Sean is a younger Sean Bean, and Max is a smiley, British version of Ben Affleck.

Do you write stories for yourself, or other people?

I’m not sure that I know the answer to this question! I write because I want to and I love to. But I am delighted when other people read my books and enjoy them.

My stories are always based around relationships, and are more about the ‘why’ of murder than the ‘who, when and where’. When I write, I always hope that people reading my books will get some insight into the characters, and possibly be able to understand people’s human inadequacies better.

When I wrote my first book, Only the Innocent, it sold amazingly well. It was a tale of an abusive relationship, and I got mad when the odd person commented, “no woman would allow herself to be treated in this way”. I wanted to suggest to the reviewer that they go and work for Samaritans for a month or two, and see if they come back with the same idea. Some people walk around with their eyes shut, and never contemplate how others are feeling. I hope my books make people slightly more aware of what might go on beneath the surface, and why sometimes people might do terrible things for what seem to be the right reasons.

Can you tell us what are you writing next?

It’s quite difficult to say without giving too much away. It’s a story about the lengths people will go to in order to get what they want, and the gradual realisation that somebody that they believe they know well is not who they thought they were.

The protagonist in my next story has to go to extreme lengths to secure a safe future for themselves and their family.

I haven’t written the back cover blurb yet – so anything that I say above this might just act as a spoiler!

Finally for fun....

What books are on your beside table?

I’ve just finished Now You See Me by S J Bolton – great book, and the relationship that is brewing between the two protagonists is so well done - sexual tension without any overt references. It’s very clever.

I’ve just started Little Face by Sophie Hannah. I am very intrigued by the story so far, and really can’t wait to see what’s going to happen. It’s one of those books that, if I wasn’t careful, I would just sit and read from end to end because I so want to know what is going on!

 Both books are available on kindle and will be at the amazing price of 99p until the end of May.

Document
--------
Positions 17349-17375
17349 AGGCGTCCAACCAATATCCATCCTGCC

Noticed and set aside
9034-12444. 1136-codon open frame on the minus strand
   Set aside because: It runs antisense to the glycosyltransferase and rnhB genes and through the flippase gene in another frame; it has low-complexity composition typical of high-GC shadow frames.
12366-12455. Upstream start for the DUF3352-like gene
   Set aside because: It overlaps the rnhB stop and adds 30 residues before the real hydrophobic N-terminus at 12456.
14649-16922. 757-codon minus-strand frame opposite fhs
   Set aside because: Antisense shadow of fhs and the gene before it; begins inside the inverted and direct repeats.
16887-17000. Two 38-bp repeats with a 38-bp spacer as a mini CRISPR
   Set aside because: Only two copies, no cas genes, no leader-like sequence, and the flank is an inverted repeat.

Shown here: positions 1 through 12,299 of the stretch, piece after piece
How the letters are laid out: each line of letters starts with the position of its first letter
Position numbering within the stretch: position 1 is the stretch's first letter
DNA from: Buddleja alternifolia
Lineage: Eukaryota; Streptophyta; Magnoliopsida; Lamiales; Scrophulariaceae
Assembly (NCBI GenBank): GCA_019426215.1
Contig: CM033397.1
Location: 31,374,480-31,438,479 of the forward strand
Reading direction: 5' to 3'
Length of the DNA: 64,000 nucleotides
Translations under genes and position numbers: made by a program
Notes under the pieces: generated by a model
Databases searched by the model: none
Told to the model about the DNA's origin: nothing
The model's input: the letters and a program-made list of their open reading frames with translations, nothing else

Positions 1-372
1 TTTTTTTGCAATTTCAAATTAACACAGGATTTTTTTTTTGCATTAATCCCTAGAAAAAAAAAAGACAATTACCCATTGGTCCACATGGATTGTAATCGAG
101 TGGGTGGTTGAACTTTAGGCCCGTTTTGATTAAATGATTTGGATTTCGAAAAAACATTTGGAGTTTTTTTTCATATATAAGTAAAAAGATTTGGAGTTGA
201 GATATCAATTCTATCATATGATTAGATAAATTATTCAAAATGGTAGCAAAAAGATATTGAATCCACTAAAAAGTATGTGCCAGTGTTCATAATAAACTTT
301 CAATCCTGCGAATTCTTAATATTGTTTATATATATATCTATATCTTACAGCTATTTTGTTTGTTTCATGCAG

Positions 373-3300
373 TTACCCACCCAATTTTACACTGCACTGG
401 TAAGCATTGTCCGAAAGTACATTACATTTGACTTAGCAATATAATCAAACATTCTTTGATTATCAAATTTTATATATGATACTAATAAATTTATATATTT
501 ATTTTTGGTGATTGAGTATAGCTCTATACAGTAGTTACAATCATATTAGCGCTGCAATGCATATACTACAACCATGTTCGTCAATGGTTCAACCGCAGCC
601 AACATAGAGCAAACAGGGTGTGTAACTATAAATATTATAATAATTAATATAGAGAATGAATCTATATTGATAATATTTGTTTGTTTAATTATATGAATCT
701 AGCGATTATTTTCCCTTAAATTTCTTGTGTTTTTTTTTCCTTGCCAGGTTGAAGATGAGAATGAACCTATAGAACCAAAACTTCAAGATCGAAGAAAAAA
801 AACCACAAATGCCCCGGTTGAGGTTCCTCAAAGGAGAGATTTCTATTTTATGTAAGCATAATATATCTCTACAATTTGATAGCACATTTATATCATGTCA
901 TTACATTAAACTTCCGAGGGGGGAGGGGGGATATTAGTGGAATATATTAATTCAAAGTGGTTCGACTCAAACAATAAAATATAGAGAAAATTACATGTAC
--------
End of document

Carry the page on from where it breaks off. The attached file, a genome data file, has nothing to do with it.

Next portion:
It's been a real pleasure to have Rachel in our author spotlight.
Jaffa and I wish you much success with your writing career and can't wait to see what you come up with next.

My Review

This well written and highly addictive psychological thriller opens with a very disturbing scenario, which quickly sets the scene for a dark and sinister story about the evil that lurks in the unexpected.

In the small English village of Little Melham, the main protagonist, Ellie is living with her husband Max and their young children in the idyllic setting of Ellie’s newly converted childhood home. On the surface Ellie has everything she needs, and yet cracks are beginning to appear in her relationships, not just with her husband, but also with her friends. Into the mix comes Leo, Ellie’s damaged half sister, who has her own set of personal demons and whose fear of relationships has made her vulnerable. As a group of friends from the village gather for a dinner party at Ellie’s house, the main topic of conversation is the horror of a recent hit and run accident, which has left a teenager, Abbie, fighting for her life in hospital.

What then follows is a thrilling story of false leads and unexpected twists, as the search for the truth behind Abbie’s accident is gradually revealed, and as neighbour begins to suspect neighbour, the elements of distrust are very often disguised under a blanket of friendliness. The mystery at the heart of the story is cleverly and expertly contrived and the added inclusion of former DCI Tom Douglas from the author’s previous book, Only the Innocent, adds a nice touch of continuity. The pace throughout the book is fast and thrilling and many times throughout the story I thought that I had the perpetrator sussed out, only to be pulled in another direction entirely.

Without doubt Rachel Abbott has written an accomplished and engrossing psychological thriller which I have no hesitation in recommending as a very good read indeed.